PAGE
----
This is supported by the ESC 2019 recommendations which call for stress imaging, effort or pharmacological induced, as an initial option if local expertise and availability allow (I, B); Thus, we should see a decrease in diagnostic stress tests in favor of stress imaging if the clinical probability allows it.

4.2. Clinical Profile of Patients

In our study, we noticed a clear male predominance with 62.2% men and 37.8% women and a sex-ratio of 2.35. This male predominance is correlated with that observed in coronary artery disease, which varies between 65% and 80% in Africa [15].

Hypertension (62%) was the most common risk factor found in our population. This reflects the data found in the African literature with a prevalence of 59.7% according to the CORONAFRIC II study [2]. In the West, the same observation was made, Carpegianni [14] found a prevalence of hypertension estimated at 69% in 557 patients who had benefited from exercise echocardiography.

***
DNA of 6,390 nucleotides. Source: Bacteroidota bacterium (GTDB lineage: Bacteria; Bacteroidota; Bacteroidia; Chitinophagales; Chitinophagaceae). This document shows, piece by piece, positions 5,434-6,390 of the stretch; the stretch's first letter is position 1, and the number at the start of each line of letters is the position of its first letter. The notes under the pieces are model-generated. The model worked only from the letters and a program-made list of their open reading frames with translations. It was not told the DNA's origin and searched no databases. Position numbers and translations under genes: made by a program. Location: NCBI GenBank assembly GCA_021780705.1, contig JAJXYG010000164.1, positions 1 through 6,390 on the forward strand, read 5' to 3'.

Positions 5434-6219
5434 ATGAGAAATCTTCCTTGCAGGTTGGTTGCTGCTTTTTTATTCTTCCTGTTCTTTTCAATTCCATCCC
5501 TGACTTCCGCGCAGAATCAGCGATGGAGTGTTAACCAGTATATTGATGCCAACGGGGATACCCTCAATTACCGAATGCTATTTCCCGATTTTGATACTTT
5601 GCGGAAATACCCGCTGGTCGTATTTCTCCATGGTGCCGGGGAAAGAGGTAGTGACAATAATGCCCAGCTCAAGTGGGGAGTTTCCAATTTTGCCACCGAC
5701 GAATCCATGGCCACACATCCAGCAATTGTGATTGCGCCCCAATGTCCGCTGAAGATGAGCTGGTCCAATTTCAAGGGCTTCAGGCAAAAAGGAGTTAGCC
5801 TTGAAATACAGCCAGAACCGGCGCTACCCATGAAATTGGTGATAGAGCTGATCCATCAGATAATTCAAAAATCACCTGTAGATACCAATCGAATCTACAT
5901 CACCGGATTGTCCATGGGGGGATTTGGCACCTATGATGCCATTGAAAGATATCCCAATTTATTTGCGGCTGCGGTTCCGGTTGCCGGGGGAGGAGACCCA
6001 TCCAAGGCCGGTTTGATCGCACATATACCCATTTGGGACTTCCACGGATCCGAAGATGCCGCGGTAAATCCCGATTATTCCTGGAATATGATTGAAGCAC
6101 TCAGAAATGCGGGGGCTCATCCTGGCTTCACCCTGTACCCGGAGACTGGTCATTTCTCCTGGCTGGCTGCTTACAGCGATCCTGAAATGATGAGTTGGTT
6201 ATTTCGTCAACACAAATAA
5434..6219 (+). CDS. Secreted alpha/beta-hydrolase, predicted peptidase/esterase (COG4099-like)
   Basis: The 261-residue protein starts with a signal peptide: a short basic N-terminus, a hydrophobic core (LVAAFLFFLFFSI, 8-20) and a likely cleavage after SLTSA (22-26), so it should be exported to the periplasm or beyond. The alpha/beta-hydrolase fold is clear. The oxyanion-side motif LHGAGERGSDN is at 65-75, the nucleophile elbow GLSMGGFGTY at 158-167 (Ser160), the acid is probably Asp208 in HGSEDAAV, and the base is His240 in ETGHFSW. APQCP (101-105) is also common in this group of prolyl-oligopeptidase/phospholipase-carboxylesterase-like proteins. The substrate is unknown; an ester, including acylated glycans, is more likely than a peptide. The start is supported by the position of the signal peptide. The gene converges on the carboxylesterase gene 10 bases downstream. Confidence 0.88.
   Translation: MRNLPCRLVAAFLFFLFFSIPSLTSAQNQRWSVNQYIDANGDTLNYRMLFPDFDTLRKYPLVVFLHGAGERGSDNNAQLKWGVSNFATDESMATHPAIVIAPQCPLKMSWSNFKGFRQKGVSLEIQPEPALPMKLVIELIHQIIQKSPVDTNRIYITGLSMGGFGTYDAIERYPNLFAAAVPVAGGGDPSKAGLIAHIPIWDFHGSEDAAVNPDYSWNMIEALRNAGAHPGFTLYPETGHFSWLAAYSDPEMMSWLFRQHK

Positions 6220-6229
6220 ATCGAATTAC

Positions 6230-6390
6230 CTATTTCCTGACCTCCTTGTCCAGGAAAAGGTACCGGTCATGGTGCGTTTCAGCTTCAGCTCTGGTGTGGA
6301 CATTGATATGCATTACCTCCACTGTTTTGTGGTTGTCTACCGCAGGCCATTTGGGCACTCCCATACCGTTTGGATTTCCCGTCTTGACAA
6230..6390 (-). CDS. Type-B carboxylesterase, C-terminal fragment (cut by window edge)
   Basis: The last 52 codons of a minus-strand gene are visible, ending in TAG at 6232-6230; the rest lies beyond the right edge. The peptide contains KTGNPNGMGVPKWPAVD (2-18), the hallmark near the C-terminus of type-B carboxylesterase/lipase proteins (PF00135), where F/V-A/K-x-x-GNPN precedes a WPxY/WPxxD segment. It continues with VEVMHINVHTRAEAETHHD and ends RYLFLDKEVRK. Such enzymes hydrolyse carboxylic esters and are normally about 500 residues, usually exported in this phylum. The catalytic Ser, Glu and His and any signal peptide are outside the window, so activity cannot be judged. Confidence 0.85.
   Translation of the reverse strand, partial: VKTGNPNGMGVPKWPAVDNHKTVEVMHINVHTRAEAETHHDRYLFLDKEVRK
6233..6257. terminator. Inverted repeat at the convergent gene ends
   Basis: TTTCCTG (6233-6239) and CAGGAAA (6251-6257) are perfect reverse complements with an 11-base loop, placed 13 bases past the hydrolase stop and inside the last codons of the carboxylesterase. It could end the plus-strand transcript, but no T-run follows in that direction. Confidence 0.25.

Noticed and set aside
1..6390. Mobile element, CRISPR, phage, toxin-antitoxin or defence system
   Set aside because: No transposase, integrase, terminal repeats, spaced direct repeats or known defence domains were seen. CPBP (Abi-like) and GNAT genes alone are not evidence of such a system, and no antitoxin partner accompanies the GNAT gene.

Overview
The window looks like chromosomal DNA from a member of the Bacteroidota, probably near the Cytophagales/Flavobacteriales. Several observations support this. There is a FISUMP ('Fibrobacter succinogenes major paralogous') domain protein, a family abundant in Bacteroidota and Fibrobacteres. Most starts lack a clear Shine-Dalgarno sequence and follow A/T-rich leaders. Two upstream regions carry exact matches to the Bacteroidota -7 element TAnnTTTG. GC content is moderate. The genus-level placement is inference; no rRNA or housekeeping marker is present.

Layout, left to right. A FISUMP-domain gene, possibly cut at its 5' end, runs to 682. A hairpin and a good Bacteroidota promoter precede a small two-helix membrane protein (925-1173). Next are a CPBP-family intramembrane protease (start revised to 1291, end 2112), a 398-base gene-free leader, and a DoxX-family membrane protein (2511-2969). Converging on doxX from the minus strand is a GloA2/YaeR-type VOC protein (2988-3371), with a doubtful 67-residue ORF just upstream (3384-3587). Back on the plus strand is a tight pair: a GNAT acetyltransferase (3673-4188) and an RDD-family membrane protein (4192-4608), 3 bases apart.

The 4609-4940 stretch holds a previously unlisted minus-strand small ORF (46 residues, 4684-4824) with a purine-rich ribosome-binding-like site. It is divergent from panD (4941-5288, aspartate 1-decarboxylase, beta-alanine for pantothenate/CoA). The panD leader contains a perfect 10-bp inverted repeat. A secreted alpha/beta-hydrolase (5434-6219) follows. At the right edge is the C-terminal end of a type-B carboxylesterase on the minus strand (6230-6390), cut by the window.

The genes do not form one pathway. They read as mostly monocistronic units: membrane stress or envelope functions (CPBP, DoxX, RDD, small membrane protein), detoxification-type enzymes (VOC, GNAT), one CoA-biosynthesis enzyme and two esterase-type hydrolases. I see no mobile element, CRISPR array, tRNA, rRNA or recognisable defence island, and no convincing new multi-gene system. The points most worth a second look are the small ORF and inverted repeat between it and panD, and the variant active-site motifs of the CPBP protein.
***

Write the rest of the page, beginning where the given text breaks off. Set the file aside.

Exercise echocardiography finds all its great interest in hypertensive patients as hypertension is a disease that is widely under-diagnosed and under-treated, and sometimes revealed by ischemic heart disease [16].

Concerning symptoms, the majority or 51.6%, had consulted for a typical chest pain. We noticed a significant proportion of atypical pain (18.7%) and asymptomatic patients (14%). This should encourage a better assessment of pre-test probabilities that could limit inappropriate prescriptions.

4.3. Probability and Diagnosis of Stable Coronary Heart Disease